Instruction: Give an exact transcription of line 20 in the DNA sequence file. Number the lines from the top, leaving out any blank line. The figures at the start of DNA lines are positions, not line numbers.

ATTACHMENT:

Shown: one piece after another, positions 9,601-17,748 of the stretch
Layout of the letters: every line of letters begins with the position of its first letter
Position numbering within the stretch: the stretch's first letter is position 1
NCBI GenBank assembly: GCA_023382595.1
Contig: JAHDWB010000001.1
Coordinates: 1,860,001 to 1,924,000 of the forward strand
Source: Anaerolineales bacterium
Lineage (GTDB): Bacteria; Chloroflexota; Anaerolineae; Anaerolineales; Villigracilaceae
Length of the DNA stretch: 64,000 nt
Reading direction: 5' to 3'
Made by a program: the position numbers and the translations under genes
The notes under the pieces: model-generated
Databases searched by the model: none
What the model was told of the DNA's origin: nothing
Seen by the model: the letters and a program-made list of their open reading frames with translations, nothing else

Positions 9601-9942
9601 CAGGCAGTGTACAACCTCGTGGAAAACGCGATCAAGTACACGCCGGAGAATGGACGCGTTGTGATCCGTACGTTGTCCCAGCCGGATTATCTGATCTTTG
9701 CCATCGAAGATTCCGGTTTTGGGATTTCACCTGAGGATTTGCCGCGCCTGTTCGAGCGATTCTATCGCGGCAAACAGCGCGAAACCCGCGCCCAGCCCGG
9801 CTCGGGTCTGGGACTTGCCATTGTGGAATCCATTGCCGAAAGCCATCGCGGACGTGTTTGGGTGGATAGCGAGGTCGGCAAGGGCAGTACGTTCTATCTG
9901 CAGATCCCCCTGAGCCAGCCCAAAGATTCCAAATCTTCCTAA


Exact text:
9901 CAGATCCCCCTGAGCCAGCCCAAAGATTCCAAATCTTCCTAA